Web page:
Instructional Science

, Volume 36, Issue 4, pp 269–287 | Cite as

Student attitudes toward learning, level of pre-knowledge and instruction type in a computer-simulation: effects on flow experiences and perceived learning outcomes

  • T. Mikael WinbergEmail author
  • Leif Hedman


Attitudes toward learning (ATL) have been shown to influence students’ learning outcomes. However, there is a lack of knowledge about the ways in which the interaction between ATL, the learning situation, and the level of students’ prior knowledge influence affective reactions and conceptual change. In this study, a simulation of acid-base titrations was examined to assess the impact of instruction format, level of prior knowledge and students’ ATL on university-level students, with respect to flow experiences (Csikszentmihalyi, 1990) and perceived conceptual change. Results show that the use of guiding instructions was correlated with a perceived conceptual change and high levels of “Challenge,” “Enjoyment,” and “Concentration,” but low sense of control during the exercise. Students who used the open instructions scored highly on the “Control flow” component, but their perceived learning score was lower than that for the students who used the guiding instructions. In neither case did students’ ATL or their pre-test results contribute strongly to students’ flow experiences or their perceived learning in the two different learning situations.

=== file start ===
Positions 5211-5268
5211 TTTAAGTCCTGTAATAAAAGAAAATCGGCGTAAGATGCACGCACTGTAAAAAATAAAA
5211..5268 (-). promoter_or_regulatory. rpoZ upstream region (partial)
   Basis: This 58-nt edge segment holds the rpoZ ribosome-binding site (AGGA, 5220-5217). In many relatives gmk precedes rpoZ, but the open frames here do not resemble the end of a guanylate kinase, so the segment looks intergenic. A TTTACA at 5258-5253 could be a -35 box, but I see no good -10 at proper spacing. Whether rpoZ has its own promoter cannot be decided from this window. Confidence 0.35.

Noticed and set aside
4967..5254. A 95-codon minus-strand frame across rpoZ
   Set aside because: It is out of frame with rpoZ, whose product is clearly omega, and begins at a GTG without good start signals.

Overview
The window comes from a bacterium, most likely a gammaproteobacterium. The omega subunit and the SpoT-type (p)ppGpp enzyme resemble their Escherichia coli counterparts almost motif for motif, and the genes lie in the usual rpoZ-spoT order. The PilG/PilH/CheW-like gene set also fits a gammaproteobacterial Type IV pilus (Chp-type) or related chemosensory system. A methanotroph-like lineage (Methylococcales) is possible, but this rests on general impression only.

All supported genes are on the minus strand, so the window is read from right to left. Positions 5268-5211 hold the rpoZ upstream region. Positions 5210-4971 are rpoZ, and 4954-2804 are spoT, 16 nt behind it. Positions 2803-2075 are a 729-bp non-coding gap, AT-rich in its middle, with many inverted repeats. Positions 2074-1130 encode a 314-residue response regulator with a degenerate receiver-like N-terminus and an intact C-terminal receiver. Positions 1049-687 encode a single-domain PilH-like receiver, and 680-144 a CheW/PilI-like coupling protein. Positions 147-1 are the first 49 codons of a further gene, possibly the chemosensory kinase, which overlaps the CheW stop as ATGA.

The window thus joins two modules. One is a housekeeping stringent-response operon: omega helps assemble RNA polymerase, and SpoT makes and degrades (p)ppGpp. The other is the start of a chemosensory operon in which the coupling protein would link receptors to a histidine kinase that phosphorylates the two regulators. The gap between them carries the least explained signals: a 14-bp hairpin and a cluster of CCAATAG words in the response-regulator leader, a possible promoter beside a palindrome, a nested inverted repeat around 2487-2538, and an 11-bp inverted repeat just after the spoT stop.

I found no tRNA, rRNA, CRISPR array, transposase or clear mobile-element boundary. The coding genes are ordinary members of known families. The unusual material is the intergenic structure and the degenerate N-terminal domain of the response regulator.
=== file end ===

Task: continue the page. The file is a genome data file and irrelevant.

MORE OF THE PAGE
Epistemological beliefs Attitudes toward learning Flow Previous knowledge Instruction format Simulation 



This study was financed by the Swedish publishing house ‘Natur och kultur’ and grant No. 220-155600 from the EU Goal 1, North of Sweden. Special thanks to Professor Michael Sjöström, unit for Chemometrics in the department of Chemistry, Umeå University, for help with the multivariate analyses.


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Copyright information

© Springer Science+Business Media B.V. 2007

Authors and Affiliations

  1. 1.Chemistry Education Research, Department of Mathemathics, Technology and Natural SciencesUmeå UniversityUmeaSweden
  2. 2.Department of PsychologyUniversity of UmeåUmeaSweden

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